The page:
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Carpal tunnel syndrome, also known as median nerve compression, is a condition resulting in things like tingling, numbness, and weakness in the hands. These symptoms typically take place when your median nerve experiences pressure. This nerve runs through the length of your arm and through a small passage located in your wrist.
What is Carpal Tunnel Syndrome?
Now that you know what median nerve compression is, let us look at more important details.
Signs And Symptoms of Median Nerve Compression
The symptoms of this syndrome will always begin slowly but can stay for a very long duration. If you spot the problem early, you will observe things like numbness at night, pain, or tingling in the fingers (particularly the thumb, middle, and index fingers).
Many people usually sleep with curled wrists, which is why numbness is highly likely to happen at night. If the numbness gets worse, it might even wake you from sleep.
The nighttime symptoms are usually the first to be reported. During the early stages of the condition, you can get rid of the nighttime symptoms by just shaking your hands. However, during the day, you will experience things like decreased feelings around the fingertips, inability to use hands for simplest tasks, and tingling in fingers.
Over time, you might notice that the symptoms keep getting worse. As such, it is advisable to seek medical attention if you feel that your median nerve compression is getting out of control.
How The Syndrome Is Diagnosed
When you show up at your doctor’s office, they’ll try to establish the actual source of the problem. They will ask you some questions regarding your medical history and symptoms and carry some tests to make an informed decision.
Your medical practitioner will look for the Tinel’s sign. To do this, the doctor will tap the median nerve around the nerve. They will then ask you if you feel any sort of tingling sensation in the fingers. If you answer yes, then you might be suffering from the syndrome.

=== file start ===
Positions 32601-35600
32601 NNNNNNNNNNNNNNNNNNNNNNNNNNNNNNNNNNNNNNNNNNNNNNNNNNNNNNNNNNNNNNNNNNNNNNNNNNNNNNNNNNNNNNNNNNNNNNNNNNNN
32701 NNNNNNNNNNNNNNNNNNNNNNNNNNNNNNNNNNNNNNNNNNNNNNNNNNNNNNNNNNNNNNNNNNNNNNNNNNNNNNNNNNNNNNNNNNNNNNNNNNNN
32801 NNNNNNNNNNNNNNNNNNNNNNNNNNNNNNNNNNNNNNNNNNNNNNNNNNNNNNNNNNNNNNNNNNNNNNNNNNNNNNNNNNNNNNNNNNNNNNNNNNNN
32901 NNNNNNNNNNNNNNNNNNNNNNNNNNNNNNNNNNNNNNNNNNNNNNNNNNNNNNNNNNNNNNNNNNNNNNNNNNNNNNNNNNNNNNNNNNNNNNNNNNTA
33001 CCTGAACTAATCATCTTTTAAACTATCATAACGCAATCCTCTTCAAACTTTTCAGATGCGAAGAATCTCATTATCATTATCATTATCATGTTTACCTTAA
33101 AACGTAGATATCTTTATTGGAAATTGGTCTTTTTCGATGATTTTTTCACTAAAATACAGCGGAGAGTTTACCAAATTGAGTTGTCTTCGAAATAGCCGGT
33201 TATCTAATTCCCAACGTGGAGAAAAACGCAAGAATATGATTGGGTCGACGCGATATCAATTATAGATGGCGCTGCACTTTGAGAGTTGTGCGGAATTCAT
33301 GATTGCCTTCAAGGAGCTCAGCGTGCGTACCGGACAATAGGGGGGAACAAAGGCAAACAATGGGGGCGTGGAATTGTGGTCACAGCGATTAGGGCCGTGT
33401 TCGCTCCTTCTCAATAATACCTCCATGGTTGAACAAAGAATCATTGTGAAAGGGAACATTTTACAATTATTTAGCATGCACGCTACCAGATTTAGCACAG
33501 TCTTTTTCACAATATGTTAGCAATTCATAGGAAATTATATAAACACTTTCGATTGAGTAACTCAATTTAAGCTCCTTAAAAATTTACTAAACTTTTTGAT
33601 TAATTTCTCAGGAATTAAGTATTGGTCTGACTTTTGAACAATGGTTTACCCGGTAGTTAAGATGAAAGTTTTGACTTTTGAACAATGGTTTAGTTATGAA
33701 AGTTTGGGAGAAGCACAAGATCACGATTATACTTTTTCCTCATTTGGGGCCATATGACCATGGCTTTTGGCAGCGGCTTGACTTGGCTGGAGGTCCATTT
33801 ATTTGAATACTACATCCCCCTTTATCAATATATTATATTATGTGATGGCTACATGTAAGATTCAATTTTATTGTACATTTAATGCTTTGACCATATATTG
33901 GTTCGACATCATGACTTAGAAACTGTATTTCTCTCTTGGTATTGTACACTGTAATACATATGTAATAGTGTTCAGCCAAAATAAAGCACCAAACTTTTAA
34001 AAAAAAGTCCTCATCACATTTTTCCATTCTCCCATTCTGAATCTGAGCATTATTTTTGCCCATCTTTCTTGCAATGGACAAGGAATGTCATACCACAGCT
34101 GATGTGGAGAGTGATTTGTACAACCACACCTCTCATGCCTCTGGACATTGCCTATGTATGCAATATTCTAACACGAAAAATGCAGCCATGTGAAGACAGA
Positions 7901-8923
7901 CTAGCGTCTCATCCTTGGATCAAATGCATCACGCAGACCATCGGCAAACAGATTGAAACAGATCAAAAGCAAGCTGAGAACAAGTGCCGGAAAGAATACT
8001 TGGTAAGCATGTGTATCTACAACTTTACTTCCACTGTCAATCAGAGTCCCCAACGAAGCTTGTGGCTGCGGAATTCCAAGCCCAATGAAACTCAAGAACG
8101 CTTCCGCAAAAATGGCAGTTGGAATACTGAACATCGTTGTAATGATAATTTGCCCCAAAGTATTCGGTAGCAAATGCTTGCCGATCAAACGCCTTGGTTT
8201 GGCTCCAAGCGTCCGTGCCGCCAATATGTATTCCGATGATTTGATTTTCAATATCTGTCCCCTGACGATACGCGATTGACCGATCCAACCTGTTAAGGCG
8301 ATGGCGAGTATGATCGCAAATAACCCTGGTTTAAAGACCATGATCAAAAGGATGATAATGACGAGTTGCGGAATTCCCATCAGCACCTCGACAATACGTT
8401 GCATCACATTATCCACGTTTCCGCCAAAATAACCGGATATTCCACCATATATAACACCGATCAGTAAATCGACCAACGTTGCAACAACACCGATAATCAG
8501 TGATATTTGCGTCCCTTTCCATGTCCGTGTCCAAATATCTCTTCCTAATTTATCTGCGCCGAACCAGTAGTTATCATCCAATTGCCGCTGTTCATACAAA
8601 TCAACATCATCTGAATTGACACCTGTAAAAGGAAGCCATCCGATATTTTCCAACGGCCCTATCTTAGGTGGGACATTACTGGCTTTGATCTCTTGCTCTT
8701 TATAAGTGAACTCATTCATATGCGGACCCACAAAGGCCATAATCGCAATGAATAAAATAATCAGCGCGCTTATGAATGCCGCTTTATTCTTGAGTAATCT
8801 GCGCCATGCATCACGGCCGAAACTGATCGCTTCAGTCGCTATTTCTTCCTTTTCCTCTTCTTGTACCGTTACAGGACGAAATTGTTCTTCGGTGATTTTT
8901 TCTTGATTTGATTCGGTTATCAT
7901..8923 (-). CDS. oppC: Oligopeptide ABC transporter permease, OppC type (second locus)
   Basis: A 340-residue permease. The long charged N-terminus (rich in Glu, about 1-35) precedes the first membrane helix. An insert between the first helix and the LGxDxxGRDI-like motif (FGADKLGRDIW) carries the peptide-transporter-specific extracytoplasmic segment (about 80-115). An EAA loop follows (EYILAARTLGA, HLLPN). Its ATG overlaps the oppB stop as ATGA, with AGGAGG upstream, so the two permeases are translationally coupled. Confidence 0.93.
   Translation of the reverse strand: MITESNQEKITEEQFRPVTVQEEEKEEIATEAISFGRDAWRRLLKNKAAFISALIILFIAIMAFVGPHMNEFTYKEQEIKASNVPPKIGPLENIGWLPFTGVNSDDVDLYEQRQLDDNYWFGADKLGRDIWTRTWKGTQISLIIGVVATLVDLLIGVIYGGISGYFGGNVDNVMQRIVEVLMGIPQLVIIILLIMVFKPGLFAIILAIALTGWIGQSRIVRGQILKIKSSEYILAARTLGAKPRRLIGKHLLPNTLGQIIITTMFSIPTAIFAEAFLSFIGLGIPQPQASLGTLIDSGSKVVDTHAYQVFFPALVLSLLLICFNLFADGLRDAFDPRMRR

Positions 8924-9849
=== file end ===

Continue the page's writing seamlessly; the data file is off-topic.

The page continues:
Before making the final decision, your doctor will conduct the wrist flexion test, which is also known as the Phalen test.
During the Phalen test, you will rest your elbow on a flat table and let your wrist fall freely. If you have the syndrome, you will encounter some numbness and tingling after around 60 seconds. If this symptom appears sooner, then your problem might have gotten worse already.
In some cases, your doctor will use x-rays to see if you have carpal tunnel syndrome. But if they have to conduct this test, it means the problem might be more than median nerve compression.
How To Treat the Syndrome?
There are two ways to treat the syndrome; surgically or non-surgically. Note that despite the treatment process, there are challenges involved. However, if your case is less severe, then a non-surgical technique would be the most appropriate.
Surgical treatment would be effective if your case is severe. However, no matter how bad your condition might seem, non-surgical treatment will be given priority. For instance, you will start by wearing a wrist splint while sleeping at night.
If that doesn’t seem to work, your medical practitioner will advise you to take some anti-inflammatory drugs like ibuprofen. In some cases, cortisone injections will be used. Most treatments will be focused on changing your environment to alleviate the pain and numbness around the wrist and fingers.
If your problem doesn’t respond to non-surgical treatment, you might have to undergo surgical procedures. This will be done to enhance the size of the tunnel so that there is minimal pressure on the tendons and nerves.
Carpal tunnel syndrome is not life-threatening. However, if it gets worse, it might reduce the quality of your life.
Even undertaking the simplest tasks like driving and using your phone might be a considerable challenge. If your condition persists, be sure to get in touch with an expert as soon as possible.